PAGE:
Job done it was time to find Tintagel Castle to see if it lived up to my high expectations. The easiest way to do this was to follow everyone else as they all were going to and coming from the same direction. In no time at all, Cadence and I were trekking down a very steep and very long footpath & unmade road towards what is possibly one of the most famous attractions in the UK – Tintagel Castle. Home of legends, myths and magic.

On the crest of the cliff's

On the crest of the cliff’s

Despite the looming grey clouds which have a tendancy to make everything look miserable, I was still in awe of the medieval structure, although now all in ruins it still looks impressive and you can just imagine how imposing and intimidating it must have been at the height of King Arthur’s reign. Atop the opposite cliff looking over at the towering heights I felt very much at peace and at home. We spent a long time with mouths agape, speechless, at the top of Tintagel, imaging the knights enjoying their banquets and Merlin hiding out in his cave at the mouth of the sea.

Merlin's Cave

Merlin’s Cave

A time well spent dreaming and back to the task in hand – finding the geocache. Tintagel Castle was placed by Lunchbox back in Sept 2001 and has accrued a staggering 151 favourite points. Well knowing it had that many favourites and 1,170 found logs, Cadence and I thought it may be an easy find. We followed the arrow in the direction of the cache, read the description when we were close to ground zero and the hint (because we couldn’t see any obvious hiding place) and began our search.

Looking in the wrong place

Looking in the wrong place

Because of the strong breeze I decided that it wasn’t a good idea for Cadence to join in this hunt, so left her in charge of the camera. After some belly crawling, finger tip searching and more belly crawling I gave up and we sat together enjoying the view while I read up on the found logs. That was when I discovered we were in fact too high up the cliff. We hunted around for the path described in the logs and on closer inspection my fear of heights got the better of me and we logged a “did not find”.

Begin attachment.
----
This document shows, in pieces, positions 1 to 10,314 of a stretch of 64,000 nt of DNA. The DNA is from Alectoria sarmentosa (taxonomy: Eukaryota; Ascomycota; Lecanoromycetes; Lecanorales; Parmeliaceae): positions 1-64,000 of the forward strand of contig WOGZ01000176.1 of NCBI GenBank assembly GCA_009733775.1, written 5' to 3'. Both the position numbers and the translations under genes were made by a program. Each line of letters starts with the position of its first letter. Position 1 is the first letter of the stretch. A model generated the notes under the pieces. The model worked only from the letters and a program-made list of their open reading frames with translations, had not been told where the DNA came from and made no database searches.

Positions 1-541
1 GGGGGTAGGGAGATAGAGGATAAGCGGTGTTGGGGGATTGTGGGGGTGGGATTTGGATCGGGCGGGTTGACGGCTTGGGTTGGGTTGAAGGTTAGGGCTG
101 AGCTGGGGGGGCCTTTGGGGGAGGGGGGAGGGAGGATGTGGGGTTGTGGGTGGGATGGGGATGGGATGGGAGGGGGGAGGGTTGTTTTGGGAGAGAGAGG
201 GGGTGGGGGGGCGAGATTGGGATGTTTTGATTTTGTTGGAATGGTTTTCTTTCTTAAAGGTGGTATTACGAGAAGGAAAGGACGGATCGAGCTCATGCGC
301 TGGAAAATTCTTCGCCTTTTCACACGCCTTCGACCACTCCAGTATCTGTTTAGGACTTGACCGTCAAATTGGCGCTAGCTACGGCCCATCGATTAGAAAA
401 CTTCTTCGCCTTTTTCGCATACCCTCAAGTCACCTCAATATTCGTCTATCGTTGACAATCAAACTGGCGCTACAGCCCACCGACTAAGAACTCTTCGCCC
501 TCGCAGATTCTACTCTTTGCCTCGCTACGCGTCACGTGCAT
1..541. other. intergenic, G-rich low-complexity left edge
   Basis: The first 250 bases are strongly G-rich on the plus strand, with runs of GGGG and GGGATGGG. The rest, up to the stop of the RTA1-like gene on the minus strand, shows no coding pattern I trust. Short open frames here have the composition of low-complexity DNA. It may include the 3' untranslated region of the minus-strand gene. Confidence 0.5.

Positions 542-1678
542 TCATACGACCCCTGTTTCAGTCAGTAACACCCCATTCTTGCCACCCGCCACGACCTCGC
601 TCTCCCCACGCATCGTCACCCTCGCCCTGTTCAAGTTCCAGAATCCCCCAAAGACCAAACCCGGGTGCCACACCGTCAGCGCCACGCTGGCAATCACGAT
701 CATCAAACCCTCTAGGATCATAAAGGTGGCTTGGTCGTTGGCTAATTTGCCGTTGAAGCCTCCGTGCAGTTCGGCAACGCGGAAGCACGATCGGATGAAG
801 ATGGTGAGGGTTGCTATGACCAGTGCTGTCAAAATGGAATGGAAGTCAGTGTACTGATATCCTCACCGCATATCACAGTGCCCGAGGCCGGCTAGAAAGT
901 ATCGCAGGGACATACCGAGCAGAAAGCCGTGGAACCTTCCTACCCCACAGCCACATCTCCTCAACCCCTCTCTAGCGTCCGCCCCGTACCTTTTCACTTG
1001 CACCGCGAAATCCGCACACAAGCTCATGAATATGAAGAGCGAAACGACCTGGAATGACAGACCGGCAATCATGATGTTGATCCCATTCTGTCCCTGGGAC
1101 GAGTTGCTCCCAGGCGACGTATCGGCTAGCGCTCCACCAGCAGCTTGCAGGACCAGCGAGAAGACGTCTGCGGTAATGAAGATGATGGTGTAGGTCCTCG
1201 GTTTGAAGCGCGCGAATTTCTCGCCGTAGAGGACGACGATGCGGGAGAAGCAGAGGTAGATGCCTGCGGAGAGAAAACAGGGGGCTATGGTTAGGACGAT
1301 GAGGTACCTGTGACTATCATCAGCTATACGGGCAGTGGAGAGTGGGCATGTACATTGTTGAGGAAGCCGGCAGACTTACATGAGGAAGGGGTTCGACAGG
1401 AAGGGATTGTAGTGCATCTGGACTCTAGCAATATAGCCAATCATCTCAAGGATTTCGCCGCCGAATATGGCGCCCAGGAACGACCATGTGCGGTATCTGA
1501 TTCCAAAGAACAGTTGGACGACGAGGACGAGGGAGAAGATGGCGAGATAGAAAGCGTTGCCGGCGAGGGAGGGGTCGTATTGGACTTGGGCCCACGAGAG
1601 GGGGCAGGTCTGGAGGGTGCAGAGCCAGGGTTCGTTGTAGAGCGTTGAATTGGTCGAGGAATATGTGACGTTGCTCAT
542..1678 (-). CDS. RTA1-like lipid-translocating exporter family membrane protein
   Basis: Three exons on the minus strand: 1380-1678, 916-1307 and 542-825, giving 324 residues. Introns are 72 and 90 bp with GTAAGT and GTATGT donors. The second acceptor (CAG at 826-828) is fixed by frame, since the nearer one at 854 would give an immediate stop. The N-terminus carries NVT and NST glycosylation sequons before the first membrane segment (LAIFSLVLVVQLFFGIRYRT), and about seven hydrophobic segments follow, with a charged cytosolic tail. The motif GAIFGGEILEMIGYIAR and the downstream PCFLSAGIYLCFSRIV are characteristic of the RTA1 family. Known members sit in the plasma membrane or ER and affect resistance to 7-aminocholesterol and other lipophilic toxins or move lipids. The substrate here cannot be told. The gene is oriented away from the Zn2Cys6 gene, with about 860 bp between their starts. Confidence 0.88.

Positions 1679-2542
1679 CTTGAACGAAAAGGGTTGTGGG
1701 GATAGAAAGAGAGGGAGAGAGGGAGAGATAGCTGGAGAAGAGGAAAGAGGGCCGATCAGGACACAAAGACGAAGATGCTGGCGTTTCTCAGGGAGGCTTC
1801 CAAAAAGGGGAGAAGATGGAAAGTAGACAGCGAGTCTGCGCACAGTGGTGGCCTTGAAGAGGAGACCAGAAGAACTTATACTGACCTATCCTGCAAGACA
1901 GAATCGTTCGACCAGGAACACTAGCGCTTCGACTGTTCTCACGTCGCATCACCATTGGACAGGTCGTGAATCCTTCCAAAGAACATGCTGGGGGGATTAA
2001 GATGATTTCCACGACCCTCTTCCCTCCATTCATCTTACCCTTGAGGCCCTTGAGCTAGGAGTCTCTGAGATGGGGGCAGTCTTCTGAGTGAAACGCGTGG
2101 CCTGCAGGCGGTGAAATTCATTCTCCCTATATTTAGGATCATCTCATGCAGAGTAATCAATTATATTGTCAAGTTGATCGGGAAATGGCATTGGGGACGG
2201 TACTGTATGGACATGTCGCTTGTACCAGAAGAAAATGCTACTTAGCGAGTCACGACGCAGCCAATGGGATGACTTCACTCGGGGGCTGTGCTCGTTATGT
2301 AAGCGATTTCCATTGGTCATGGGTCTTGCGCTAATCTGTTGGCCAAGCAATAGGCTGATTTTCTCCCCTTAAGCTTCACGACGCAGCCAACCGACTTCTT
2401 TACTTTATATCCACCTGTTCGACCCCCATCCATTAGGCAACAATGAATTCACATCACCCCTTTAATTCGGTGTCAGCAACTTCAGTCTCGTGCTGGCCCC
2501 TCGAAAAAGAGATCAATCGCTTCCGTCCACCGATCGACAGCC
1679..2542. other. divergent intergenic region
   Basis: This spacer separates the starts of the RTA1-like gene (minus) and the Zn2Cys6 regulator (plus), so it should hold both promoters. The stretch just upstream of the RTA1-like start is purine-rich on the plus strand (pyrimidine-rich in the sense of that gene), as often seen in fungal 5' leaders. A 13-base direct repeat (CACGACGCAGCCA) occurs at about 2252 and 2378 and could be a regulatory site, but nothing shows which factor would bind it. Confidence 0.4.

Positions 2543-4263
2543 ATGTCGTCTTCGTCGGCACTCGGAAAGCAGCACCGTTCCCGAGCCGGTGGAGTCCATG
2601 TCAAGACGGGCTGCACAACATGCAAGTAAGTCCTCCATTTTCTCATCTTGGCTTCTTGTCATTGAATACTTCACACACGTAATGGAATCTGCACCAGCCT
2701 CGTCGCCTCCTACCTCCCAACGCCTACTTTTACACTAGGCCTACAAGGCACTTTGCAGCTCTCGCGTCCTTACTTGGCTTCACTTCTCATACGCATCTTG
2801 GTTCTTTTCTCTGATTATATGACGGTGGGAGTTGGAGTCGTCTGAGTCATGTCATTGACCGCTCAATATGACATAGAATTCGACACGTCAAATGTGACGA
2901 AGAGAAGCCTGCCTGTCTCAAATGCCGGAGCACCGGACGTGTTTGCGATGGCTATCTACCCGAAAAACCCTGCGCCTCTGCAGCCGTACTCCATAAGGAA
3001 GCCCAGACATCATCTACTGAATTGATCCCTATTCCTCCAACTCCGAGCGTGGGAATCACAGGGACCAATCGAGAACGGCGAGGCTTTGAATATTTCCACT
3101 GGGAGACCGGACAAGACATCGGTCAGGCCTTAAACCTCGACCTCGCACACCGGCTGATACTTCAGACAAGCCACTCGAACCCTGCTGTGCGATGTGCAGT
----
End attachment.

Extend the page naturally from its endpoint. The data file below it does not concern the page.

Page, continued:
Despite our slight failure we were not despondant, we had enjoyed our time in Tintagel, dreamed glorious dreams of Camelot and were now ready to move on to the next village that held more hopes and dreams – Boscastle.

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Dodman Point, Cornwall

View along the path

View along the path

Dodman Point – GCY2ZB

On the hunt for interesting geocaches around Cornwall’s Roseland Peninsula we came across many regular nano’s and micro’s, however amongst those was this one, Dodman Point. The land is managed by The National Trust, which has been helpful with my research on the area and provided us with a suitable parking place in Penare.

Granite Cross

Granite Cross

Dodman Point is the highest headland on the south coast of Cornwall. (I measured the altitude as 353ft above sea level.) It has awesome views and a great deal of history attached to it. So much so that the headland is popular with archaeologists.

At the cross, 353ft above sea level

At the cross, 353ft above sea level